Violence and criminality

Alessandro Bani, Marina Miniati and Mario Di Fiorino

Violence and criminality
From the CHAPTER VII of Aggressivness, Psichiatria e Territorio (1997)

Clinical aspects

M. Di Fiorino, A. Bani

Violent behaviour and homicide are very frequent phenomena, carried out in very many ways and with innumerable motivations involving both personal motivation (of the "offender", as personality, mental health, family and works relations), and social motivations, as race, culture, social class, religion.

Violence and criminality are often two faces of the same coin and are objects of the study of sociologists, psychiatrists, psychologists, jurists and criminologists. However, the definition of crime derives from various factors, even if is evident the important influence of the laws in the definition of a "criminal act". As Volavka noted in his book "Neurobiology of Violence" (1995), there are close resemblances between "criminal" and "not criminal" violence. Aggressivity is always present in these behaviours as a propulsive thrust to the act and may have characteristics those supply us with findings able to reveal the degree of intention, aggressivity and "cruelty".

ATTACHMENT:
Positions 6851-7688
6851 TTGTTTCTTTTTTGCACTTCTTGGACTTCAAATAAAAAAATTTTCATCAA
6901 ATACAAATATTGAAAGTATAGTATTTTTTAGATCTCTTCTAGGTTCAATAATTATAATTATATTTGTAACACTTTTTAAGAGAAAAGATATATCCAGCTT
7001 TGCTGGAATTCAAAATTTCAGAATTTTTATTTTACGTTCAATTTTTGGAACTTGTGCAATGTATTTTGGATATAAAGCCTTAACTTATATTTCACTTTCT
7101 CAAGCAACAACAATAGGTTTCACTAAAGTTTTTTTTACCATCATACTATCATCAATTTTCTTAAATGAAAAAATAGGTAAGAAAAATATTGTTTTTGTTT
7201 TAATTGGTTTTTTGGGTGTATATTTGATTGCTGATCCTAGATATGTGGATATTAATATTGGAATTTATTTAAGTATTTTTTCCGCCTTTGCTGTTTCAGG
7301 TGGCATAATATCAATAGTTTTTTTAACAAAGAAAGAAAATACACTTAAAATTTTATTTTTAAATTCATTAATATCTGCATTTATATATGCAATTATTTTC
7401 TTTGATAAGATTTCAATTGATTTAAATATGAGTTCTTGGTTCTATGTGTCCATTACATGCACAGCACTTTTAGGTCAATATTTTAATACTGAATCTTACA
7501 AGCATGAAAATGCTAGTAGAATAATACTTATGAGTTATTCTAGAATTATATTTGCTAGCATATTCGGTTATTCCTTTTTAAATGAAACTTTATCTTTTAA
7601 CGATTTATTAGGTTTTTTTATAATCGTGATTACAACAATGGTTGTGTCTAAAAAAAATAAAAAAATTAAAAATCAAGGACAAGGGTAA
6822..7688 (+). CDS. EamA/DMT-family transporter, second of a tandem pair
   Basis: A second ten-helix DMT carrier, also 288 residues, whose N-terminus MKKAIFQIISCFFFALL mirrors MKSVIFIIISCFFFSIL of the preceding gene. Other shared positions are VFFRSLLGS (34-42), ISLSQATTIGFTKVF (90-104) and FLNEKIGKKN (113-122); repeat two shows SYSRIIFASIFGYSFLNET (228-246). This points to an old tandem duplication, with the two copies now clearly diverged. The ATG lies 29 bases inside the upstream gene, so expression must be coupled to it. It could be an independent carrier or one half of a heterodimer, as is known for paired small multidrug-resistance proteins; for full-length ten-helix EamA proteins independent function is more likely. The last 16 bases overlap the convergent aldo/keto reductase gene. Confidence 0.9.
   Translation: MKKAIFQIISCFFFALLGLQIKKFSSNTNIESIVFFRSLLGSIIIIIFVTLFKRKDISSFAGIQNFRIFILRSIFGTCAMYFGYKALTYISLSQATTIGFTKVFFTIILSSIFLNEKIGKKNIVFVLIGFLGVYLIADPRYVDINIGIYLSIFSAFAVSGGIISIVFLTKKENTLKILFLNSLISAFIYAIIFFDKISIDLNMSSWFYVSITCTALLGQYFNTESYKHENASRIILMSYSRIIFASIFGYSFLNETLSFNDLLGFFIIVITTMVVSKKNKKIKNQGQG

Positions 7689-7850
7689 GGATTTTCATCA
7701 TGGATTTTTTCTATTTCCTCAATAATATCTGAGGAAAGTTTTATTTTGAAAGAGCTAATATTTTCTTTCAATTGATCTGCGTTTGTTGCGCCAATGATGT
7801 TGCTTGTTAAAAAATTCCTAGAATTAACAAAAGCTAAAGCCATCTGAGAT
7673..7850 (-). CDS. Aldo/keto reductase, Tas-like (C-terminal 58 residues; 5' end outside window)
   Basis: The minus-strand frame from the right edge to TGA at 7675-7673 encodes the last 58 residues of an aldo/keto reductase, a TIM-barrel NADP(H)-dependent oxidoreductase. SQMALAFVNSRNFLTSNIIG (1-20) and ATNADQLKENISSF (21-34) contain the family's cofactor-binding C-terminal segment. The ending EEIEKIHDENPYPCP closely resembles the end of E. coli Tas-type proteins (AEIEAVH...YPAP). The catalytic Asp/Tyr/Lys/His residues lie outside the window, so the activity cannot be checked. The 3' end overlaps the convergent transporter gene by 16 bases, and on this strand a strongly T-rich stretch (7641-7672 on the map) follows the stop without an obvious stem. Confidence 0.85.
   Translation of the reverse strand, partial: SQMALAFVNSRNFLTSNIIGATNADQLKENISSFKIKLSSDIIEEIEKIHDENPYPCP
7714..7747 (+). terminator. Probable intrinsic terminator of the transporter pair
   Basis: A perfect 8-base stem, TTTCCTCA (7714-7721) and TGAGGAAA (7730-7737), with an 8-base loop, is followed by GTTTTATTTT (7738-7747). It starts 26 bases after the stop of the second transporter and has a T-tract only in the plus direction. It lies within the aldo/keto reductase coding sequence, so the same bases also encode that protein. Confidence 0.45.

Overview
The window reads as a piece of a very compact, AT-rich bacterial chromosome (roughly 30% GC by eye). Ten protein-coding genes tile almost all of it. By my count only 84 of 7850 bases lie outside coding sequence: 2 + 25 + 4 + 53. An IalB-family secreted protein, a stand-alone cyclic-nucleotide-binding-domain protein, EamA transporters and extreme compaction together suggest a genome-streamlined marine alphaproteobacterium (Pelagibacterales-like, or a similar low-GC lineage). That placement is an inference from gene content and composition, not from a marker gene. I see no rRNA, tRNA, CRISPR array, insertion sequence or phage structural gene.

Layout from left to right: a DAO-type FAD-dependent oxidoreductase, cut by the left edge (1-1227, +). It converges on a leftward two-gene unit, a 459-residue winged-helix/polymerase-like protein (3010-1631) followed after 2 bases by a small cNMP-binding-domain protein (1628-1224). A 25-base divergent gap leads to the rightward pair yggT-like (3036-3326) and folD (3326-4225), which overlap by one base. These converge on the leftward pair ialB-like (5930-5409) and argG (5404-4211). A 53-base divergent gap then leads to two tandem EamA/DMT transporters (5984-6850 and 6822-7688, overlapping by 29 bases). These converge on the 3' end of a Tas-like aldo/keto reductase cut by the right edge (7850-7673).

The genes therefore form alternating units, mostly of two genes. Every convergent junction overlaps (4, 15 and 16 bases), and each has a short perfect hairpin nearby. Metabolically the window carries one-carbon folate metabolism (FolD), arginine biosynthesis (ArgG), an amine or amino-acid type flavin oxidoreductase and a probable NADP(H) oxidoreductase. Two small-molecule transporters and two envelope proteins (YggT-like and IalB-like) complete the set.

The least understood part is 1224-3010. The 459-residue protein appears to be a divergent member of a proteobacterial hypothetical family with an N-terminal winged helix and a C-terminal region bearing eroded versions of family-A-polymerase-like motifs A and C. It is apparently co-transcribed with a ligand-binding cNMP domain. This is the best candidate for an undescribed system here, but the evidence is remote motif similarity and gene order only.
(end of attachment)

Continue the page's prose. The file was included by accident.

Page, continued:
The approaches of research are complex and heterogeneous, based now on epidemiological and statistical data, now on clinical variables, in relation to sociological or individual studies.

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